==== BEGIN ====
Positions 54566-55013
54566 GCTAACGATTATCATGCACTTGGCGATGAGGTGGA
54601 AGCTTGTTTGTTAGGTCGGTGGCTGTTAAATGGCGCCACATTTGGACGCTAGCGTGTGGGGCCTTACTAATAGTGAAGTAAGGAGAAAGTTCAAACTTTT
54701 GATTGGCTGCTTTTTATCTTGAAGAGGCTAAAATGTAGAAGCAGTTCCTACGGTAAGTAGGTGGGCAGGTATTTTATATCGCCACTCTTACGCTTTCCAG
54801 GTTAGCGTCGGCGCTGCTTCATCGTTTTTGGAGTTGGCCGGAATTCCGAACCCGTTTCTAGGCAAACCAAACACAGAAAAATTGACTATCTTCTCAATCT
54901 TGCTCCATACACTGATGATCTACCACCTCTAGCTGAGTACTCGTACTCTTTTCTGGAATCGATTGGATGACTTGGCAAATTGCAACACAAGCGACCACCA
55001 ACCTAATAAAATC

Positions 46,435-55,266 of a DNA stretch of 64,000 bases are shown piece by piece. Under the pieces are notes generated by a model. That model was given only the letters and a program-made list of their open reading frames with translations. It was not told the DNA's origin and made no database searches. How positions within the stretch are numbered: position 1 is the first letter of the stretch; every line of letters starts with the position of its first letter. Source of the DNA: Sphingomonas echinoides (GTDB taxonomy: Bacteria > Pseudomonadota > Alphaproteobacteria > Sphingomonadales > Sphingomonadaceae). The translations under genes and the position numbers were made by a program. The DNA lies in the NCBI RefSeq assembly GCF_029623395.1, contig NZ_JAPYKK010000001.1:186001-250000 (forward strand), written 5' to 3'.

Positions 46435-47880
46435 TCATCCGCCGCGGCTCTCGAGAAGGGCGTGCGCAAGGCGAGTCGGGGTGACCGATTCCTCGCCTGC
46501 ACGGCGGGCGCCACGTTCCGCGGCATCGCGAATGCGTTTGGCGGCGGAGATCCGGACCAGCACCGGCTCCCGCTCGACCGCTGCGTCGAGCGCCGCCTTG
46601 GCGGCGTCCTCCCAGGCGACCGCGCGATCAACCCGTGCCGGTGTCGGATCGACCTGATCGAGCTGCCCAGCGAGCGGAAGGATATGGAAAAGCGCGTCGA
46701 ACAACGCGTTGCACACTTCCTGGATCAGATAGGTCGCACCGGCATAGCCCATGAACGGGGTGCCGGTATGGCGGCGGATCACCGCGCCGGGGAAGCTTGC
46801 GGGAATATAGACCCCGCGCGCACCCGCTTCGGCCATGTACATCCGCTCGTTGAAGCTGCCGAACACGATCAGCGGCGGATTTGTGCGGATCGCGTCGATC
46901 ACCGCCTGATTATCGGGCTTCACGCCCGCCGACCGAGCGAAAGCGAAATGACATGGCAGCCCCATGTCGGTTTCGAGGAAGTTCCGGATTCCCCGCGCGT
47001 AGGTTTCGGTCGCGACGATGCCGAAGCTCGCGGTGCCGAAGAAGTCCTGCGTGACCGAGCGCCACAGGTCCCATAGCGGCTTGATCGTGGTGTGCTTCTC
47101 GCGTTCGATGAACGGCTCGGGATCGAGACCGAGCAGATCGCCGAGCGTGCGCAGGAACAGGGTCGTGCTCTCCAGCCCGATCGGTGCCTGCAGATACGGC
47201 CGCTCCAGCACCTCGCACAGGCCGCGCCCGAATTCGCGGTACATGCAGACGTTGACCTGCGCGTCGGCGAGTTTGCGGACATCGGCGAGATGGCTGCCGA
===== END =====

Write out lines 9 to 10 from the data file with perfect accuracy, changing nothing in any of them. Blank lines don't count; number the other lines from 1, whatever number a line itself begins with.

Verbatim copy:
Positions 46435-47880
46435 TCATCCGCCGCGGCTCTCGAGAAGGGCGTGCGCAAGGCGAGTCGGGGTGACCGATTCCTCGCCTGC